Walesa vows to sue authors over informer claims

 

POLAND:HUNDREDS OF Poles queued up yesterday for copies of a new book claiming the country's anti-communist leader Lech Walesa was a secret police informer, claims the former president denies.

By noon, the first print run of the 700-page volume had sold out - and Mr Walesa vowed to sue the authors for libel.

Rumours about Mr Walesa, a 1983 Nobel laureate and postwar Poland's first democratically elected president, first surfaced in 1992.

Eight years later, Poland's vetting court ruled that he had never worked as an informer.

The book's authors, officials at the Institute of National Memory - custodians of communist-era files - claim to have found new evidence that Walesa informed to the secret police (SB) under the codename "Bolek" while working at the Gdansk shipyards, and later removed evidence while president.

"There's positive proof that Lech Walesa was registered with the secret police under that code name between 1970 and 1976. 'Bolek' informed on more than 20 people who were later harassed or oppressed," said co-author Salomir Cenckiewicz. "We do not want to destroy the legend of Walesa. We only intend to amend his biography."

The book is the latest salvo in a long-running battle between Walesa and the Kaczynski brothers over Poland's negotiated transition to democracy.

Solidarity co-founder Walesa became a national hero after leading the 1980 strike at the Gdansk shipyards, which led to the round-table discussions with communist leaders.

President Lech Kaczynski and his brother Jarolsaw, former prime minister, are convinced that Mr Walesa only agreed the path of transition because he was being blackmailed by the SB.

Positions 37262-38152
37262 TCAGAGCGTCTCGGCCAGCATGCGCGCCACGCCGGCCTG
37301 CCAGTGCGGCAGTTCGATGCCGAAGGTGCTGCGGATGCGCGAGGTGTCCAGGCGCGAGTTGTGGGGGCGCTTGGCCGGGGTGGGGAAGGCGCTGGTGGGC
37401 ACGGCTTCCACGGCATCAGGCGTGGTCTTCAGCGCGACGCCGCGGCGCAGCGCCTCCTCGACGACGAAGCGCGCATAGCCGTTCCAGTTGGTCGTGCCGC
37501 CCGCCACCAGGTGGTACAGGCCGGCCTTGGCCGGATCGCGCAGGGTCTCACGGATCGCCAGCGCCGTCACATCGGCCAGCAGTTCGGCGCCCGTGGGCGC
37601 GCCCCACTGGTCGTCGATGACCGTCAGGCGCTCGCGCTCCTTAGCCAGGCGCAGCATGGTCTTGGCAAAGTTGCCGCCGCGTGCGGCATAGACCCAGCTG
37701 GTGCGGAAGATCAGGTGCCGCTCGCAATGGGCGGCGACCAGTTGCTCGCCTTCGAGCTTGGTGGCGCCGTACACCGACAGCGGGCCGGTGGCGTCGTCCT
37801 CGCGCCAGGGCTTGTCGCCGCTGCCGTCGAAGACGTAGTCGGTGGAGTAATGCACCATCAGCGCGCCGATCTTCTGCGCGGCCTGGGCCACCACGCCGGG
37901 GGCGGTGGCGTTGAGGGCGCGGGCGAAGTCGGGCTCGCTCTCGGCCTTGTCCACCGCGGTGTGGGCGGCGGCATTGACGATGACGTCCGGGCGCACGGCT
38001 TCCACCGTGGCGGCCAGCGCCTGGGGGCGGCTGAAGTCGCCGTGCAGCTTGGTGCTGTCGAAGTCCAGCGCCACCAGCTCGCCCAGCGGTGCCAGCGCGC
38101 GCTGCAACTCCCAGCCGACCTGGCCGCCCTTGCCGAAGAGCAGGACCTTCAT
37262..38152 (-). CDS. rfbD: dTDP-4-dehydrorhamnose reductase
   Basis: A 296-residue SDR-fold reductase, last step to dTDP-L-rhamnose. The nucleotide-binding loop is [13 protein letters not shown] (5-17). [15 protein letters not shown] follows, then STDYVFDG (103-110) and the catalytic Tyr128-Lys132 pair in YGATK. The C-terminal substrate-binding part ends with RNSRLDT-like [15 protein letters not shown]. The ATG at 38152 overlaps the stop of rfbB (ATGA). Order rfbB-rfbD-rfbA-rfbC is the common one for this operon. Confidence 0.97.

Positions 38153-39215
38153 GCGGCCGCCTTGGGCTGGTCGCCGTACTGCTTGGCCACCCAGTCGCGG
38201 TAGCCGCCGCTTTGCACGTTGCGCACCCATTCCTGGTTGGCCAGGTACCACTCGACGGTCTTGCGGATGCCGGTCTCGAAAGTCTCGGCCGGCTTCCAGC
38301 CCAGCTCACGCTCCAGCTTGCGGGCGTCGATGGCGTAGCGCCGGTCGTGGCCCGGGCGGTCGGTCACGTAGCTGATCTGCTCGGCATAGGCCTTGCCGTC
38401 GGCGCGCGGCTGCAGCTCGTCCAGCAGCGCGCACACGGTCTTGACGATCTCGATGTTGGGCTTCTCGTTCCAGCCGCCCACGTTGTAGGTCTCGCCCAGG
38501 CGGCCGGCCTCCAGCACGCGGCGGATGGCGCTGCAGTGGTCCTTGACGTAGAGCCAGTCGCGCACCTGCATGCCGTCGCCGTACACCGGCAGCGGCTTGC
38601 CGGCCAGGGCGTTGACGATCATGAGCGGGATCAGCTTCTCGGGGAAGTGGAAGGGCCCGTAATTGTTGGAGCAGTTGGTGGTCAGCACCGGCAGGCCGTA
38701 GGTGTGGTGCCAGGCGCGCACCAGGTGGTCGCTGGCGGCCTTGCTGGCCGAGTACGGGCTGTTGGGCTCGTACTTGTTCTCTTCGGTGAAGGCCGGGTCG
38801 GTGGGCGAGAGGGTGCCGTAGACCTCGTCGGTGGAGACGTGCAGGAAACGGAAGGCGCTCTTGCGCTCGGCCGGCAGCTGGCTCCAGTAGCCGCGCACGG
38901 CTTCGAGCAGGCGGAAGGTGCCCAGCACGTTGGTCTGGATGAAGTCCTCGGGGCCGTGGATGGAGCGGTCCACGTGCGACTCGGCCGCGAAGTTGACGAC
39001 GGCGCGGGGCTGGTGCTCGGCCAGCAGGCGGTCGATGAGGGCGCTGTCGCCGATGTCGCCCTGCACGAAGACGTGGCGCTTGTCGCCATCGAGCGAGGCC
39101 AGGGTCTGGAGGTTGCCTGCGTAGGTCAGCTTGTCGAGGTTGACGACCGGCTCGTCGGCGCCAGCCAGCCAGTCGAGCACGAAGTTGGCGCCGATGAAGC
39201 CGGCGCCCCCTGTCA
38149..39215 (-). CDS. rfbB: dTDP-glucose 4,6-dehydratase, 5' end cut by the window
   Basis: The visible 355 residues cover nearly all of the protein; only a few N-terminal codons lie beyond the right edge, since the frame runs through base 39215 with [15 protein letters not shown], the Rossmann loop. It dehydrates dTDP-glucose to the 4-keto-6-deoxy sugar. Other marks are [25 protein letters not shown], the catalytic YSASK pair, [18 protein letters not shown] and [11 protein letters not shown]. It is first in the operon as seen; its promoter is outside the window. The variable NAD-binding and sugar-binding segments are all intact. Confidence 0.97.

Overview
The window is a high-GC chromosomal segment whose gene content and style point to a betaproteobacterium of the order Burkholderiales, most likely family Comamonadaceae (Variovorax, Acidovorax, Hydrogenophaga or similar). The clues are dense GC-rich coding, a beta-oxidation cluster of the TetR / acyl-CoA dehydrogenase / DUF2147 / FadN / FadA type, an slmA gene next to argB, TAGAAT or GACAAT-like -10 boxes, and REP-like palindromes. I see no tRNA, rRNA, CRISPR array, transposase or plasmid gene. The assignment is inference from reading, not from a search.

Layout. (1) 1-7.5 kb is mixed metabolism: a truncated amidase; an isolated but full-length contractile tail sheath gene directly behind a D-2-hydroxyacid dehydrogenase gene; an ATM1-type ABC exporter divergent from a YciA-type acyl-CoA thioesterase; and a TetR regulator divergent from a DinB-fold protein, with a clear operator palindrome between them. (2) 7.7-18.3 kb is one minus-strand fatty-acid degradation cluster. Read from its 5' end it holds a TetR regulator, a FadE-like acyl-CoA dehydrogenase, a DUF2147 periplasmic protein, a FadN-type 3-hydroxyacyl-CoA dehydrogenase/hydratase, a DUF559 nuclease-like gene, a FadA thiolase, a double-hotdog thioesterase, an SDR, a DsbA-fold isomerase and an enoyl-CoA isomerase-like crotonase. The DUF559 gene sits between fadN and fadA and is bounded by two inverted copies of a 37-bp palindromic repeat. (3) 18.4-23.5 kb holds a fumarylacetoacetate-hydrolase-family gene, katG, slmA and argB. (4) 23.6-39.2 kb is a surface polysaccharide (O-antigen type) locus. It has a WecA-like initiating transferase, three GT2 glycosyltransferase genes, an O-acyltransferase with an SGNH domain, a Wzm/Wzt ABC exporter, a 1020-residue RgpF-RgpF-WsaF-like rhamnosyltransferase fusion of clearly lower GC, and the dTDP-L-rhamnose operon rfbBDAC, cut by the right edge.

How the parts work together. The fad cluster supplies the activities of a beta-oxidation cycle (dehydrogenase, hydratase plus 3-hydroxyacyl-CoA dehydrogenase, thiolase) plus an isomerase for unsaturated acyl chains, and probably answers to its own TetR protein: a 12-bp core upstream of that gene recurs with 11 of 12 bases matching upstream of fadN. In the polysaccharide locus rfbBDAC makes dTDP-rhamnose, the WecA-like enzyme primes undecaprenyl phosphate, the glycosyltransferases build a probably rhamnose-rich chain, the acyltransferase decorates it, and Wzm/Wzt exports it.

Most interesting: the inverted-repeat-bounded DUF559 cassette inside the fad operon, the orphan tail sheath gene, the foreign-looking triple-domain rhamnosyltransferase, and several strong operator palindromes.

Mr Walesa insists the files are forgeries: he admits talking to communist authorities in the 1970s but denies ever working for them.

As he points out, his signature is nowhere to be found in the documents.

"Even though the communist secret service failed with me, it managed to convince such amateur historians and now they are chasing me," said Mr Walesa.

He warned the book's authors: "Somebody's lying here, and it is not me. You will see me in court over this and you will lose."

Even if the allegations are true, Mr Walesa's supporters say his later achievements would more than make up for a collaboration ended by the secret police four years before the shipyard strike.

Some 71 per cent of Poles say they do not believe Mr Walesa was an SB informant.

The former president has the backing of leading public figures and historians, who point out that the SB files are incomplete and riddled with forgeries created to discredit enemies of the regime.